Two balloonists completed a world record-breaking trans-Pacific flight on Saturday after splashing down safely off the coast of Mexico, organizers of the epic voyage said.
Troy Bradley and Leonid Tiukhtyaev made a controlled descent four miles off the coast of Baja California near La Poza Grande after a change in winds made a landing at sea a “more prudent” option than landing onshore.
“Mexican authorities are cooperating fully and the Coast Guard is enroute to the balloon. We anticipate they will tow the capsule to shore,” a statement from the Two Eagles team said.
The statement emphasized that the watery landing would not impact the validity of the balloonists record-breaking feat.
“A water landing is acceptable under the international rules governing the establishment of world records,” the statement said, noting that two recognized around-the-world records also ended at sea.
The voyage, which began in Japan, had already surpassed the previous records for the longest distance covered in a gas-filled balloon, 5,260 miles (8,467 kilometer) and the previous duration record of 137 hours, five minutes and 50 seconds.
Bradley and Tiukhtyaev’s odyssey was eventually timed at 160 hours and 37 minutes at a distance of 6,646 miles (10,696 km), according to the Two Eagles team.
Filled with 350,000 cubic feet (10,000 cubic meters) of helium, and capable of staying aloft for 10 days, Two Eagles departed Saturday from Saga, southern Japan, and sailed over Tokyo at night before heading out across the wide Pacific.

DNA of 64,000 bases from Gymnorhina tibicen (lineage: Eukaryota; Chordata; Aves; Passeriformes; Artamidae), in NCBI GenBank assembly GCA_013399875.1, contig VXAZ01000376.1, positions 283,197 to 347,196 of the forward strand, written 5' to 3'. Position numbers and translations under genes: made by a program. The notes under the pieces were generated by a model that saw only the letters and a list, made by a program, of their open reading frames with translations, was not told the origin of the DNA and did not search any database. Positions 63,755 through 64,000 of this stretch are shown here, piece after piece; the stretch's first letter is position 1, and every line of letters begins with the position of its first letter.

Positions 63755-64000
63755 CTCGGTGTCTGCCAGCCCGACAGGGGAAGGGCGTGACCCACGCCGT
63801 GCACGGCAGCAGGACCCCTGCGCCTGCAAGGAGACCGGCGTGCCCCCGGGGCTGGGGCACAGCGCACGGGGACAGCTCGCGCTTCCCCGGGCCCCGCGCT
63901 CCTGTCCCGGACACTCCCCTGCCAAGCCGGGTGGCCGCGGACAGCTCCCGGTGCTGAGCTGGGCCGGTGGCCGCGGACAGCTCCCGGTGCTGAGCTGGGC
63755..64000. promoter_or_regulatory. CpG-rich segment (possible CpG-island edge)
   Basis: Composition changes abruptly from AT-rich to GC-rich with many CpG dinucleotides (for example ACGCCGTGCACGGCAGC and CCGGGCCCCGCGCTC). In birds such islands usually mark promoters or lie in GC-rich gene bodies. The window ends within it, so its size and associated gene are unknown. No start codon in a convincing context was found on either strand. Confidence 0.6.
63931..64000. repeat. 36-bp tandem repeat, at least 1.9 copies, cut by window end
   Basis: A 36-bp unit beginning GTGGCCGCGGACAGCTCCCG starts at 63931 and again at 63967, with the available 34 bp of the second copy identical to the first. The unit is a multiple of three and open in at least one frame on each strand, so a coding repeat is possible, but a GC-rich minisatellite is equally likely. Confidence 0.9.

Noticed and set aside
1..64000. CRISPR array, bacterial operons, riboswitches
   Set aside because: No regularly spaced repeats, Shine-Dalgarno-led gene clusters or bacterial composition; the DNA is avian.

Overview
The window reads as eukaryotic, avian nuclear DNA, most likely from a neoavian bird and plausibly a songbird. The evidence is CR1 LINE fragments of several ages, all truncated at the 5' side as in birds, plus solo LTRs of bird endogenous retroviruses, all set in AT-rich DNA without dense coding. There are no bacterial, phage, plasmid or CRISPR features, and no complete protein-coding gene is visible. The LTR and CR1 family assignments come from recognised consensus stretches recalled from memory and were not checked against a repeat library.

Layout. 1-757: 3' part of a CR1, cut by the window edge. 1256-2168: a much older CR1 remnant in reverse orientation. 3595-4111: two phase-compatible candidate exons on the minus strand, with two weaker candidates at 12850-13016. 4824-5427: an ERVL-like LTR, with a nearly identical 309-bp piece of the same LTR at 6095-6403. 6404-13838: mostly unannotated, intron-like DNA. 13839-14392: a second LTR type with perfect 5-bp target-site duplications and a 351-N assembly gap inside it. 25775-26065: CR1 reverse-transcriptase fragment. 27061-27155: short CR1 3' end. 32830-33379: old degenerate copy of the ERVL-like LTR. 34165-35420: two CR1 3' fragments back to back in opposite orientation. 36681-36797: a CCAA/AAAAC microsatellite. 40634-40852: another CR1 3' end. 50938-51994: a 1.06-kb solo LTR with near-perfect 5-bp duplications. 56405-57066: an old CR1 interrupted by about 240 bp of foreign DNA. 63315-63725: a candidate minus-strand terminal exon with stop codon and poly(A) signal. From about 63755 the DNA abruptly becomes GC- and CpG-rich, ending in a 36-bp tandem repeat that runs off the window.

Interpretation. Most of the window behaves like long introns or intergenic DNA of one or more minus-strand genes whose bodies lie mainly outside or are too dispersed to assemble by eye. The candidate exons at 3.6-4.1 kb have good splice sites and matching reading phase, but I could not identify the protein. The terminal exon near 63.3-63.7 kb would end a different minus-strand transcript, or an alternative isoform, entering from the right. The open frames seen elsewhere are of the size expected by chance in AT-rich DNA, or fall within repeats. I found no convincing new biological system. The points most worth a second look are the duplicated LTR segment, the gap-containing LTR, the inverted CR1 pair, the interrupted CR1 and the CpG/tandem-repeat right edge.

Bradley, 50, an American, and Tiukhtyaev, 58, from Russia, had planned to land in the vicinity of the Canada-US border, but set course for Baja California instead to avoid a ridge of high pressure off the US west coast.
The duo were the first to attempt a trans-Pacific balloon crossing since 1981.
The previous record for the longest distance ever traveled in a balloon was set in 1981 by Double Eagle V, the first gas-filled balloon to cross the Pacific Ocean from Nagashima, Japan to northwestern California.
The duration record was established three years earlier when Double Eagle II became the first balloon to traverse the Atlantic, from the northeastern US state of Maine to a farmer’s field outside Paris.
Two Eagles was named in honor of those two craft.
The unpressurized, 220 pound (100 kilogram) Kevlar and carbon-fiber capsule which carried Bradley and Tiukhtyaev is described by the expedition as smaller than a king-sized bed, with freeze-dried food sharing space with state-of-the-art electronics.
The pilots had controlled altitude using some 10,000 pounds of sand hung outside the capsule as balance, allowing the two men to vary altitude between 12,000 and 30,000 feet.